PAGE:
|See Also||Lab Tests|
Ceruloplasmin is an acute-phase reactant protein that can indicate an acute illness. This test is primarily used in the diagnosis of preclinical states of Wilson disease. Teenagers and young adults with hepatitis, cirrhosis, or recurrent neuromuscular incoordination, signs which are compatible with Wilson disease, should also be tested for this protein. , 
- Ceruloplasmin, or Cp in an alpha2-globulin that binds copper for transport within the bloodstream after it is absorbed from the gastrointestinal (GI) tract.
- Levels of Cp are decreased mostly in an inherited disorder known as Wilson disease.
- The low levels of Cp result in high levels of unbound copper, which becomes toxic to tissues. The copper is then deposited in the eye, brain, liver, and kidney.
- No fasting required.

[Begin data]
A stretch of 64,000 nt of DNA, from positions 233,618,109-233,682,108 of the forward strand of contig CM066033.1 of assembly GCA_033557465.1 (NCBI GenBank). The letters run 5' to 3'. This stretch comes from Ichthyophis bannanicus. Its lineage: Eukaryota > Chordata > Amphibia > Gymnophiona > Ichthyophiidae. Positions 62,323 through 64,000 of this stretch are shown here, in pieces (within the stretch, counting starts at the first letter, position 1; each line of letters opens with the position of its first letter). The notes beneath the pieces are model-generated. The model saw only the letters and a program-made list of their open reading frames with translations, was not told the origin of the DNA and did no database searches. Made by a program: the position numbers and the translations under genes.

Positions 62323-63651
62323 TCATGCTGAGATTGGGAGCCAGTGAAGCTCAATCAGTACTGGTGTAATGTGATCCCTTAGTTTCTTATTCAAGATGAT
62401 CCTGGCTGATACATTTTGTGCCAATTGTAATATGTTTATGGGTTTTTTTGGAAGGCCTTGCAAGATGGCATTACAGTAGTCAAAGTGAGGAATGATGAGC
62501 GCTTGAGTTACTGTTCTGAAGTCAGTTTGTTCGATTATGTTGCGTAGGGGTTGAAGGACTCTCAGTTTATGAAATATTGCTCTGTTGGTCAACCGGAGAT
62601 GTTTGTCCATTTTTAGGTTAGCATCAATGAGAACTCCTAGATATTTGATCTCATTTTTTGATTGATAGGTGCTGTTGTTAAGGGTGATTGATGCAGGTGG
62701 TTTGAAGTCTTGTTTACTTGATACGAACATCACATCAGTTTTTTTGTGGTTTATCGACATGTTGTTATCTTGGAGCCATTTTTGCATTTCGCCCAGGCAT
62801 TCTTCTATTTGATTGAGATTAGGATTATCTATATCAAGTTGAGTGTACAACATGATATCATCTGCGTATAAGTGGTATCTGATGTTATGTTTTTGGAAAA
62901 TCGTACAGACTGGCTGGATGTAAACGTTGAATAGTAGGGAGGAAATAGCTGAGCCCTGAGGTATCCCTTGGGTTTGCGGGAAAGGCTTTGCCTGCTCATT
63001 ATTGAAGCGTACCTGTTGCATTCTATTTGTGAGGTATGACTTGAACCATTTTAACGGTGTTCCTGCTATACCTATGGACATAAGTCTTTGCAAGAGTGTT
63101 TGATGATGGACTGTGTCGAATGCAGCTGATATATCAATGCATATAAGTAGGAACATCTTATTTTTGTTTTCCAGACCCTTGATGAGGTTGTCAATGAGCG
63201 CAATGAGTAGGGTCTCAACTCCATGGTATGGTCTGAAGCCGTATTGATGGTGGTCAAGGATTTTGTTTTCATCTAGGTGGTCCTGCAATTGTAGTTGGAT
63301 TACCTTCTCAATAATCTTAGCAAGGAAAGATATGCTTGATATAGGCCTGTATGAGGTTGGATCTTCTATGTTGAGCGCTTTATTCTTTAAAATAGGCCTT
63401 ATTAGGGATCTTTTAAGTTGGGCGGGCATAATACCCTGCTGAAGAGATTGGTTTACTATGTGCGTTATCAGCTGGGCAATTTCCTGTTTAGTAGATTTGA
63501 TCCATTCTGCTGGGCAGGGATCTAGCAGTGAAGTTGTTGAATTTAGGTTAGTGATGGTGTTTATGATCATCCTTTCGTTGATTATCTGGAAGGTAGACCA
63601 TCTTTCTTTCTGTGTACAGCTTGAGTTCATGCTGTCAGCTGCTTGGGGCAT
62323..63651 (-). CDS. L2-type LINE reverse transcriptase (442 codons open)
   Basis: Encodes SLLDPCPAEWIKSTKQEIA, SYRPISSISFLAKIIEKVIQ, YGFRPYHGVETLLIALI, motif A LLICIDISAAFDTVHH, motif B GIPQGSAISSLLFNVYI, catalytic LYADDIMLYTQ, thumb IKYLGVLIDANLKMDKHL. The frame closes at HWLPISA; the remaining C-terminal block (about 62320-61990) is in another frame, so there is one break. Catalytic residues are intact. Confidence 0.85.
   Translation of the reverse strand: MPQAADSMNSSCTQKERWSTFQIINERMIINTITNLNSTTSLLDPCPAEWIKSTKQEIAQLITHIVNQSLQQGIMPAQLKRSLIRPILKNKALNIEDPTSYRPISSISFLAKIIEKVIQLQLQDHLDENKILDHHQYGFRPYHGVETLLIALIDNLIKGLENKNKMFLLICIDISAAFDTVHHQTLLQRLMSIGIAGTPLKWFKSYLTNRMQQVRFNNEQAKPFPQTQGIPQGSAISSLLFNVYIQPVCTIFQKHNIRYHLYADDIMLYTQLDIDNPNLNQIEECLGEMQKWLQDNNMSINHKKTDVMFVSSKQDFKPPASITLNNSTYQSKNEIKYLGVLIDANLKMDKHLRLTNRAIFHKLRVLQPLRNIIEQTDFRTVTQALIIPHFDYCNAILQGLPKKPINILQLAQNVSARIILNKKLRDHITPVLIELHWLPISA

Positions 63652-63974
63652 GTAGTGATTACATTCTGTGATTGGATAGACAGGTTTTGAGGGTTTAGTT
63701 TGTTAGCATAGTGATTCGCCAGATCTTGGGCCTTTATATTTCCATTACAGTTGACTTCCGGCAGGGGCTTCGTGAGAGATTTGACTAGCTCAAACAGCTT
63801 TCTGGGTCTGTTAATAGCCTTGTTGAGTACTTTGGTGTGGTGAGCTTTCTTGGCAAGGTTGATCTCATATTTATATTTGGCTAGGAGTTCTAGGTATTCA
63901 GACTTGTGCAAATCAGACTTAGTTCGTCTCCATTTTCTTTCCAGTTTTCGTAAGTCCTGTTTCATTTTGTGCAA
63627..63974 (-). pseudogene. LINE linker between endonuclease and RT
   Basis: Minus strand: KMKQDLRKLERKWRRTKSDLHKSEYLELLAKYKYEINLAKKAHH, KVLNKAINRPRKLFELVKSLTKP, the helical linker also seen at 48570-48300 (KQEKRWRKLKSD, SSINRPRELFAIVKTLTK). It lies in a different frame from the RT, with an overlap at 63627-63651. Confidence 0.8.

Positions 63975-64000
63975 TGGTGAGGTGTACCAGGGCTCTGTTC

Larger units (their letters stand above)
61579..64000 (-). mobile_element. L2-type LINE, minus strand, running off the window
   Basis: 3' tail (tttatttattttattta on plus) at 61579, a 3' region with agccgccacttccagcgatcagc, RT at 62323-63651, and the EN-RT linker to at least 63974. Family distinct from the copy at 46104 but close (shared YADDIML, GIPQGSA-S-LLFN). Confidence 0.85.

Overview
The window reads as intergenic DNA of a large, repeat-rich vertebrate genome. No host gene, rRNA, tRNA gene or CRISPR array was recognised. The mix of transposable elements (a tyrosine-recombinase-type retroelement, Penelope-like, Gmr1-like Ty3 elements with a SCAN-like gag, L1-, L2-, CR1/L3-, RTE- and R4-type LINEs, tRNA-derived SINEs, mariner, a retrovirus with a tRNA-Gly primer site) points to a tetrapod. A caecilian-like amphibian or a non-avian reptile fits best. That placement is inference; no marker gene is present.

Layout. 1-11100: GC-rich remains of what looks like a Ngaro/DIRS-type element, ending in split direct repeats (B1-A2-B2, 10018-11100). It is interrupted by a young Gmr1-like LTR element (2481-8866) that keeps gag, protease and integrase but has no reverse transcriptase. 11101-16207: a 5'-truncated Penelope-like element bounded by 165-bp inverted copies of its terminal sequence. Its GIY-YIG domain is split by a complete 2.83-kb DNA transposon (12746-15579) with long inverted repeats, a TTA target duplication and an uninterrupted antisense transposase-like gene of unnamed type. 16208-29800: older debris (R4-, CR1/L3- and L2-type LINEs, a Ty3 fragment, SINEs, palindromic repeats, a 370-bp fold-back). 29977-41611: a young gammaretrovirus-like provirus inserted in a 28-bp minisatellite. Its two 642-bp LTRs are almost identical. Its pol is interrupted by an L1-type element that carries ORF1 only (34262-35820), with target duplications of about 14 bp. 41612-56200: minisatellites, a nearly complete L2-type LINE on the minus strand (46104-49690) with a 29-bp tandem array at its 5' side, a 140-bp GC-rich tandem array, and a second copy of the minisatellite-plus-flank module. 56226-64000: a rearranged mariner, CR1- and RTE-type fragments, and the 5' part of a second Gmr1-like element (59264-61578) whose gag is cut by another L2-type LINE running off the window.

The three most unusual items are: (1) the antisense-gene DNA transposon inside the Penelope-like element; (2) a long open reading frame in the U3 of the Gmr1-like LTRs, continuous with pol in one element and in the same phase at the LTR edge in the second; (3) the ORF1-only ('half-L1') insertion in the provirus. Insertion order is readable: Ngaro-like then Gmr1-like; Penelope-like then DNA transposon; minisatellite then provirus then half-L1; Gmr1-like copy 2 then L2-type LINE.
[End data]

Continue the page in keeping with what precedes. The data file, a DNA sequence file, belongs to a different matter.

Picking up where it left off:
- Factors which can cause increased levels
- Drugs: estrogen, birth control pills, tamoxifen, methadone, and phenytoin
- Factors which can cause decreased levels
- None noted
High levels indicate:
- Acute inflammatory reaction (e.g. infection, rheumatoid arthritis)
- Biliary cirrhosis
- Copper intoxication
Low levels indicate:
- Wilson disease
- Normal infants (6 months)
- Nephrotic syndrome
- Menkes (kinky hair) syndrome
- Pagana Kathleen D, Pagana Timothy J (2006) Mosby's Manual of Diagnostic and Laboratory Tests, Mosby.
- Weatherby Dicken, Ferguson Scott (2002) Blood Chemistry and CBC Analysis: Clinical Laboratory Testing from a Functional Perspective, Bear Mountain.